Wood Stove Manufacturers List Update 1996

This update provides information on the latest wood stove manufacturers list and the best wood stove models for 1996.


| October/November 1996



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Hearthstone's Phoenix high-tech, non-catalytic wood stove.


MARK ROUSSEAU

High-tech wood burning stoves come of age with an updated wood stove manufacturers list and the best models for 1996. (See the wood stove photos in the image gallery.)

Wood Stove Manufacturers List Update 1996

Not too long ago, I found myself rubbing shoulders with wood stove and fireplace manufacturers and retailers at a meeting in a North Carolina inn. We left the door open and the Charlotte blossoms drifted in on evening breezes. The weather was coolish, and, as a matter of no coincidence, there were fireplaces in all the main rooms of the inn, providing atmosphere even if the heat was going out the door. Significantly, the fireplaces were gas.

One thing I'm smart enough to figure out is that you can't rely on representatives of an industry to accurately inform you of the issues within that industry. Vested interest runs too strong. Fireplace people want to make money like anybody else. But for a group of salespeople there's something pretty down to earth about the folks who show up at the annual Hearth Products Association trade show. A lot of Canadian manufacturers and retailers were floating around and a lot of hiking boots and cowboy boots walked the floors.

It is interesting to find out how they regard the EPA now that EPA regulations that transformed the wood stove industry are four years old. They had to invest a lot of money to improve their products. But now, people in the industry say they've done it and the EPA isn't such a bad guy. Finally, competition between stove makers is centered now on who can make the high-tech stove with the least emissions.

These are stoves that use sophisticated combustion-air and smoke channels to create an engineered fire that preheats the secondary air supply and pulls it in like a blow torch to burn smoke particulates before they reach the atmosphere. And the industry designs products in constant anticipation of stricter emissions controls. To summarize the prevailing attitude: "We can make a clean-burning, efficient product. We have the technology. We spent the money to make it work, and now we're proud to offer you high-tech stoves."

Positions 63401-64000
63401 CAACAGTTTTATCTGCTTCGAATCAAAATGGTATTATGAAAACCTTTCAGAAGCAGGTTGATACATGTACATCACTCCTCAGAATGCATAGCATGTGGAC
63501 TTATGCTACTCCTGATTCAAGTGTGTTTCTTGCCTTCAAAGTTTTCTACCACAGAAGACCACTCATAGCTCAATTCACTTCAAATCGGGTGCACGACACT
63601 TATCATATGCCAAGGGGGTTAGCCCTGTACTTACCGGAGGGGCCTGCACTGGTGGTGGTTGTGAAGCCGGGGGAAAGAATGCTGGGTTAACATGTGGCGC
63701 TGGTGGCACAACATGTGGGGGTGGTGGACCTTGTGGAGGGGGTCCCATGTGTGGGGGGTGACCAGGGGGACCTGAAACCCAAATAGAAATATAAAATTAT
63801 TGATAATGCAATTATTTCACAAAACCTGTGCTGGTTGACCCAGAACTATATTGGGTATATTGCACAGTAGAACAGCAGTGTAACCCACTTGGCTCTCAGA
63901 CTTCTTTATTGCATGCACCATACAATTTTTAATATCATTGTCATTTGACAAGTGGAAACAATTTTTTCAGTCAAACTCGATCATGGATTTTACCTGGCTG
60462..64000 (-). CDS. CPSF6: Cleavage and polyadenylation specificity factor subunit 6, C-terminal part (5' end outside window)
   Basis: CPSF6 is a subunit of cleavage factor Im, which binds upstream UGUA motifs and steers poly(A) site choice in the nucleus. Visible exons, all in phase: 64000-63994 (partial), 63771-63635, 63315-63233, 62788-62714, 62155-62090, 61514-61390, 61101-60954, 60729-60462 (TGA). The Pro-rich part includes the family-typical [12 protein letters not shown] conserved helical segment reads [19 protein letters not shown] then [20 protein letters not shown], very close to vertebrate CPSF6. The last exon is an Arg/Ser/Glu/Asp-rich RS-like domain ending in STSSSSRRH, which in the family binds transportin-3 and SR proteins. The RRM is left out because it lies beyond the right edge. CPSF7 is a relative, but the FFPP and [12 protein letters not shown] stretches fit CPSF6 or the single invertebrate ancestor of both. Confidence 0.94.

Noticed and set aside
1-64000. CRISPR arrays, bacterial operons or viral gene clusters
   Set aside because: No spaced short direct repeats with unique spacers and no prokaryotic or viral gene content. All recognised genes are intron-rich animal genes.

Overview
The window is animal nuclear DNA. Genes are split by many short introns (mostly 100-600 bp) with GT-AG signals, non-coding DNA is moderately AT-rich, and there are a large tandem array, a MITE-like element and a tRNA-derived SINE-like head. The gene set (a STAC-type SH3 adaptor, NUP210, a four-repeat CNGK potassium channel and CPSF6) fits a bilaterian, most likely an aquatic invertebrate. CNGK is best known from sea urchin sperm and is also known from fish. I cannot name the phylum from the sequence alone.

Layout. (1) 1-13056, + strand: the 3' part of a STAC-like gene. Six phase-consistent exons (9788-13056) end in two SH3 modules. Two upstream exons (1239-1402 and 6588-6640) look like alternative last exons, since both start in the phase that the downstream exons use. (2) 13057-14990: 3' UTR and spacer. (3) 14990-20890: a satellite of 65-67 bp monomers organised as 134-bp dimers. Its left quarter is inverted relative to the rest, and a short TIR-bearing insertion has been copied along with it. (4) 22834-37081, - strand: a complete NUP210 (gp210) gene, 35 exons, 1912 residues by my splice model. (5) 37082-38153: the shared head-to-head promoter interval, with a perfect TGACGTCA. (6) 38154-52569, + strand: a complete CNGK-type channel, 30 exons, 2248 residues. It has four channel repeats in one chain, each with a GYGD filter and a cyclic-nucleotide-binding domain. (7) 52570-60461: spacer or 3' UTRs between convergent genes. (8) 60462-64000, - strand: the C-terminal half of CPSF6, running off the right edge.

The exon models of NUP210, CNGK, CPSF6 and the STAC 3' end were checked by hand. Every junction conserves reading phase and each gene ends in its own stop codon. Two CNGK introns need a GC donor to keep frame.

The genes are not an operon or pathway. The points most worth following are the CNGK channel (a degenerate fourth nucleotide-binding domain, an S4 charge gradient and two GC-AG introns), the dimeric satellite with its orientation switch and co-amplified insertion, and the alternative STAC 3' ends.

The cost of stoves is coming down again and the cost to the environment is also significantly reduced. The industry may have been quite reluctant to change stoves to meet EPA standards. But EPA regulations are not going away, and if anything they look likely to become stricter. The result of regulating wood stoves has been twofold: the products we have access to are better (and more expensive), and the number of manufacturers and retailers have become fewer.

molly_4
6/4/2007 3:08:34 PM

Hi. Why does it say "Mark Rousseau" as a subhead to this article, which I wrote? (Woodstove Update: http://www.motherearthnews.com/Nature-and-Environment/1996-10-01/Wood-Stove-Update-1996.aspx. Also, why do you keep changing the addreses of the links to articles? I try to send people links to samples o my wotk, but they are always changing. Molly Miller






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